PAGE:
Thursday, April 24, 2008

The Internet is Serious Business

I was intrigued by the "cheerleader beating" video professor Chun mentioned in class on Wednesday. There are many connections to new and digital media in this one short example, and it reflects on the direction our culture is heading.

Apparently the whole fight was instigated by the victim "trash talking" the other girls – there were six – on myspace. This is a reflection of Danah Boyd’s article on networked publics; the victim was enabled to speak her mind in a public forum on myspace while remaining in the safety of her own room and her relative anonymity online. However, the result goes against my own hypothesis about how these networked publics work; I thought that next to no one really read all of the stuff posted on myspace, and as it turns out, people do. And the feeling of safety is merely an illusion; although trash talking to someone's face could result in an impromptu fight, trash talking online can give people the opportunity to form a group, conspire, and attack without warning.

After the trash talking, the six girls invited the victim to one of their homes with the explicit purpose of beating the crap out of her. More importantly, they videotaped it, planning to upload it to YouTube. In a time where absurdity and illegality will draw the most hits (good, old fashioned entertainment is so passé), they were enabled by new media to spread the word of, well, their brutality and inability to take comments made over the internet with a grain of salt to people all over the world.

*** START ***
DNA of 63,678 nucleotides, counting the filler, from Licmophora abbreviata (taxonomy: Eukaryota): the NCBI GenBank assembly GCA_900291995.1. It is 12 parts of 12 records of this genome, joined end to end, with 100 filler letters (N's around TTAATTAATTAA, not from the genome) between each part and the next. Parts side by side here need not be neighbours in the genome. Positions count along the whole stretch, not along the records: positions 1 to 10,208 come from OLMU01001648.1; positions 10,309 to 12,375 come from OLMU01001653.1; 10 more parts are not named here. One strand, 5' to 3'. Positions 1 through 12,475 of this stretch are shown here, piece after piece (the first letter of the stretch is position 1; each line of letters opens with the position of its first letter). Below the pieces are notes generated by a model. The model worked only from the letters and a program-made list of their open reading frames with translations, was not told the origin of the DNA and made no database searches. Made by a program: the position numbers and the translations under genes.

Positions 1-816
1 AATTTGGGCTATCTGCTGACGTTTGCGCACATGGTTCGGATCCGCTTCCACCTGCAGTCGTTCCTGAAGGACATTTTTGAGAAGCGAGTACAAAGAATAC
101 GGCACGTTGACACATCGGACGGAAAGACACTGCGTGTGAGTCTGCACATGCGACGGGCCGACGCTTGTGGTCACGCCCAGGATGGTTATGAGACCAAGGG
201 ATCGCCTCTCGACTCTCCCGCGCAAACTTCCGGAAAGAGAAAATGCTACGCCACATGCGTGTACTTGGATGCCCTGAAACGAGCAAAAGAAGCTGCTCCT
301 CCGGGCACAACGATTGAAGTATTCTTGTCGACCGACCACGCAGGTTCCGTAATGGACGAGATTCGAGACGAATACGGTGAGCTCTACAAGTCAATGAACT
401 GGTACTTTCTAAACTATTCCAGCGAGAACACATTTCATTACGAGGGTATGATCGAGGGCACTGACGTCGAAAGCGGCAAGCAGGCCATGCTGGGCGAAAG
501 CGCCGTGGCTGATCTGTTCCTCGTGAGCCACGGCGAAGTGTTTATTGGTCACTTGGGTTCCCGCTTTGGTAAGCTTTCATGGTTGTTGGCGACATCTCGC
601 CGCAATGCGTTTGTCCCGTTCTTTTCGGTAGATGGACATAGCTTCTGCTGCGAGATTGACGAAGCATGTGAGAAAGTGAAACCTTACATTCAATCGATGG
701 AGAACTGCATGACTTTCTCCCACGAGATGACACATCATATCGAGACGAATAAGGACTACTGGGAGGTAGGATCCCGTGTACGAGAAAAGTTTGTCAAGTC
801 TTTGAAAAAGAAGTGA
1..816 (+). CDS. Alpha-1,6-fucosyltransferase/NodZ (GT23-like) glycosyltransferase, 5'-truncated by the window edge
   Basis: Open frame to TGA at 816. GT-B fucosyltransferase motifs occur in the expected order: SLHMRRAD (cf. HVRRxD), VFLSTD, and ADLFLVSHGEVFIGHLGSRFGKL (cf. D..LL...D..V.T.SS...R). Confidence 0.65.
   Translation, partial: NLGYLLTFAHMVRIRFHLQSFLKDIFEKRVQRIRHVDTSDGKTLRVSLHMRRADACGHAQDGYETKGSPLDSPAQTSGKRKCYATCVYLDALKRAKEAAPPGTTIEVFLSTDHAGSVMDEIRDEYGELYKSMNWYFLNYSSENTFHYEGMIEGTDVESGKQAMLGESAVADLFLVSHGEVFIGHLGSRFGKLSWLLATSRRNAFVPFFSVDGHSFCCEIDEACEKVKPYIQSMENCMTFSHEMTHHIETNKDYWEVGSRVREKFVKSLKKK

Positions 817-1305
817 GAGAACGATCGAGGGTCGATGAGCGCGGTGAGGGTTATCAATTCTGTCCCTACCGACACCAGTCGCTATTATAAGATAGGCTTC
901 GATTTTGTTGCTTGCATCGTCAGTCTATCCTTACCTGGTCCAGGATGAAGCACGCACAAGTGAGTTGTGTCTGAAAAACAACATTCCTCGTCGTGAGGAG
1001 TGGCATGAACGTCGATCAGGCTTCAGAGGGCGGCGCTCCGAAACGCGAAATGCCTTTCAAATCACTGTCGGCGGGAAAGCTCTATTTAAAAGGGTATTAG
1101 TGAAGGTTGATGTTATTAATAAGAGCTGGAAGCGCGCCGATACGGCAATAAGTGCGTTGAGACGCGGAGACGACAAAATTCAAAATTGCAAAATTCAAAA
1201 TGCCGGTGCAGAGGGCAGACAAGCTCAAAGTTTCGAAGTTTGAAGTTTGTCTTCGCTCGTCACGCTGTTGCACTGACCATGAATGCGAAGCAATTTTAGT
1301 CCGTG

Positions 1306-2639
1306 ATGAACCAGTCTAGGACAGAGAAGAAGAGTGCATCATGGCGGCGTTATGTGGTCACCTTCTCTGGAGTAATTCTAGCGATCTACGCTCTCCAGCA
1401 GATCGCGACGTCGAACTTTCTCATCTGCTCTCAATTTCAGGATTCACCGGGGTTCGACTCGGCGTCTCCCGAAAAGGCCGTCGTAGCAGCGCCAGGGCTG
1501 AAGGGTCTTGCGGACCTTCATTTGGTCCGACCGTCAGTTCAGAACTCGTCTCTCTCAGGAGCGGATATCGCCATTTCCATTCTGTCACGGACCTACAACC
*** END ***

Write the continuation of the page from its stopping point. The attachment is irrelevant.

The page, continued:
But what is the causality here? Are we more violent, or promiscuous, or absurd, because of new media? Or is new media just providing us with an outlet for something that’s always been there? There’s something to be said for the fact that only something ridiculous or obscene will get noticed in the plethora of crap currently on the internet, so people do have incentive to go over the top to get noticed. However, it is just untrue to say that new media is creating the violence in these girls.

We saw this argument over video games not too many years ago (and it is still going on). Are video games making our kids more violent? In my opinion, absolutely not; we’re just giving kids an outlet to express that violence. And although that’s not necessarily a good thing, we can’t blame and shun the technology itself. It’s our deprived nature that causes us to utilize technology in these ways; the technology is just a scapegoat.

A few more points of note: Glenn Beck blames fame and fortune and our "reality culture" filled with role models that break the law. Ironically, he contributes to this drive for fame, no matter what the costs, by talking on the subject for ten minutes and by having a copy of the video playing for at least five of those minutes.

In the words of some 1337 Hax0rz: The internet is serious business.

1 comment:

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